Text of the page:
Tony Melendez – born with no arms – learned to play guitar with feet – played for Pope. Today is a motivational speaker, tours with his band and is active in the pro-life movement.

      My life is easy compared to Job and compared to these two people. And, if you believe my battle is easier than yours, I cannot argue with you. It could have been so much worse. There are many who have it much worse than me.

      But, I will disagree vehemently with conclusions you’ve made about your own ability to affect change. I believe there is always hope! No one is powerless.

      Job didn’t praise or serve God because of what he did for Job or for past blessings. Job understood that God is God Sovereign. To not bless or worship Him is a fatal mistake. Job knew that and that’s why he argued so readily against his wife and friends. I pray that should I lose my wife and kids or face rejection of this new liver that I, like Job, will remember that God is God regardless of the state of my life.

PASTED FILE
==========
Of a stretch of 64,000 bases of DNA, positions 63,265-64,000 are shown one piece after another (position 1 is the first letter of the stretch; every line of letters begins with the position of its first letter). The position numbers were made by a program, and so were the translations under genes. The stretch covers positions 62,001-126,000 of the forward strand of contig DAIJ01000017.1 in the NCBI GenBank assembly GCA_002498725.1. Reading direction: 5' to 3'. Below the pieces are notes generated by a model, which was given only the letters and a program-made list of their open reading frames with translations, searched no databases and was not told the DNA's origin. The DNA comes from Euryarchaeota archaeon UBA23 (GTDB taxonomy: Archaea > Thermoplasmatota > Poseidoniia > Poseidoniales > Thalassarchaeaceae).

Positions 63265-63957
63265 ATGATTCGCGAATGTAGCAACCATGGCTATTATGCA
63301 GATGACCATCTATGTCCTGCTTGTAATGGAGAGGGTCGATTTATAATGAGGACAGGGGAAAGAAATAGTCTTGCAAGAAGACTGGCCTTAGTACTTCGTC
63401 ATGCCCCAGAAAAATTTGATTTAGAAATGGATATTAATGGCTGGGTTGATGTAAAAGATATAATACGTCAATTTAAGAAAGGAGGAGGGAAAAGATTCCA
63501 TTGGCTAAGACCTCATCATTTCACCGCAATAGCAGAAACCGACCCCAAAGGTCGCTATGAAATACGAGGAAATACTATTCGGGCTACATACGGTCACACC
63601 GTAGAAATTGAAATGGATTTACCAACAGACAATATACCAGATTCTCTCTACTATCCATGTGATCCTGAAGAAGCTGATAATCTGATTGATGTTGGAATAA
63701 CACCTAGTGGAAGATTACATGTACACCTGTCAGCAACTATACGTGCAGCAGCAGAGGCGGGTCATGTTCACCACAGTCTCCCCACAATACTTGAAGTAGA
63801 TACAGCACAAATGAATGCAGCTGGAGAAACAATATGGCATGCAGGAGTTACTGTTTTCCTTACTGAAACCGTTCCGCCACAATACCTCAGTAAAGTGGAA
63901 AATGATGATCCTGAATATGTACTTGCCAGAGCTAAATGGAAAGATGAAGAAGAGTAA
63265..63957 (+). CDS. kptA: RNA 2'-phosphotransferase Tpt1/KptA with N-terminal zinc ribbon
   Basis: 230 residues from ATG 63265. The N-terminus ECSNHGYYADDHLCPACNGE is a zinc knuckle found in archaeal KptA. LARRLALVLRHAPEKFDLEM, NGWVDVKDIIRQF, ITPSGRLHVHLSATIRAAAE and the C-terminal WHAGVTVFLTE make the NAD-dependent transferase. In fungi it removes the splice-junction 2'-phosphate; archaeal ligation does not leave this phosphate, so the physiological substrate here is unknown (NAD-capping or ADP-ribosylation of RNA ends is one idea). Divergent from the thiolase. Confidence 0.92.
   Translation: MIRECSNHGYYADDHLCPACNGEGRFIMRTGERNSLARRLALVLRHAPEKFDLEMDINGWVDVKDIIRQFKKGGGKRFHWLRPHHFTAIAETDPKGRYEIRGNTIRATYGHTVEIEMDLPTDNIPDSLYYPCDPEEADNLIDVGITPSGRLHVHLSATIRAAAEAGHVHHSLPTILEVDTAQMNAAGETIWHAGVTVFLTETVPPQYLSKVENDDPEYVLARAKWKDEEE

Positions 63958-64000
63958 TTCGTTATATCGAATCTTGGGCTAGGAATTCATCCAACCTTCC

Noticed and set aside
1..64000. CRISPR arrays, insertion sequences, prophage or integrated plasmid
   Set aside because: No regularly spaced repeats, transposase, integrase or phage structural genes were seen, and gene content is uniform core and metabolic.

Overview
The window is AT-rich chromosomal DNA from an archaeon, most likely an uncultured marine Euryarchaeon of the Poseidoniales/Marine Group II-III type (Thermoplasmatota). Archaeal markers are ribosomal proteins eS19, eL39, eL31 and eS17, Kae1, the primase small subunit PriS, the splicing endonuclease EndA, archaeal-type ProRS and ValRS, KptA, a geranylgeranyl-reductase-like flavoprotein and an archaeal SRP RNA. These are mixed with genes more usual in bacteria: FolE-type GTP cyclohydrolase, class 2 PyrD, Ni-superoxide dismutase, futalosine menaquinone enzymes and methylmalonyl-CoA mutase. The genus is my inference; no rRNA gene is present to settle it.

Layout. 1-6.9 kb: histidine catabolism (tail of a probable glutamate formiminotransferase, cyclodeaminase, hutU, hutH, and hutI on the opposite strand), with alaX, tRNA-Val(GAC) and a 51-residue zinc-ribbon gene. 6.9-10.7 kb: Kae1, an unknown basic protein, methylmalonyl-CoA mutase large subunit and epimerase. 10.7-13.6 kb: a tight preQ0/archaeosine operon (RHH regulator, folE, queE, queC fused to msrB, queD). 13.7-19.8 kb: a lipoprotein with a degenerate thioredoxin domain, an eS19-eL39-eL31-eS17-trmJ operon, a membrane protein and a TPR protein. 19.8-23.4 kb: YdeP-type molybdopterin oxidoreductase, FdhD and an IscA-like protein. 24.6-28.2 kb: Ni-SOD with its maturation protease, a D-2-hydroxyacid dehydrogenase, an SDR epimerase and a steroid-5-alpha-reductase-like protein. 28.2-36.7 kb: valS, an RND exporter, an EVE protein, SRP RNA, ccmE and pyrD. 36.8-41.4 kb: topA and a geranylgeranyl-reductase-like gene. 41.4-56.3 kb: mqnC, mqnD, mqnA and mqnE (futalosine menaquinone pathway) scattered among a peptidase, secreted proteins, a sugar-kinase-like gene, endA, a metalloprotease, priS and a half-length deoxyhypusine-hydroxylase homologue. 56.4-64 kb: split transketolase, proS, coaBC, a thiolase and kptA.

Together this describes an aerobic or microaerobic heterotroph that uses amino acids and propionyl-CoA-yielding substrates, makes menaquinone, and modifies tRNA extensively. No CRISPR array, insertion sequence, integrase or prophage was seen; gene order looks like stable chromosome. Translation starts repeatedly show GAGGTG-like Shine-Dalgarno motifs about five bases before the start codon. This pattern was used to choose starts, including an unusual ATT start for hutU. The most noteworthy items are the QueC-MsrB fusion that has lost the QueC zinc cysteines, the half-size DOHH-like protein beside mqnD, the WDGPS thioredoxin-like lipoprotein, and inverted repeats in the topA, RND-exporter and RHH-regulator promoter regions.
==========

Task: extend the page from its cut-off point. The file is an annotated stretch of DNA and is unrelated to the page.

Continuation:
I remember the night in March when I coded. I was minutes away from death. A severe reaction to an antibiotic caused my tongue to swell so large that it would not fit in my mouth. It closed off my airway. I remember the alarms and medical staff running into my room. I remember hearing them frantically bark out commands for injections of this and that. It sounded just like TV. I remember them tossing me around like a rag doll to get me into a better position. And then, I remember coming to with a plastic oxygen mask over my face and the infectious disease doctor asking me assessing questions. I saw 12-14 medical staff members surrounding my bed in a solid yellow circle because of the yellow gowns they all wore. Every eye was on me and the tension was palpable. I said something like, “Hello everyone. Thanks for coming to my party.” The laughter broke the tension and you could feel a collective sigh of relief.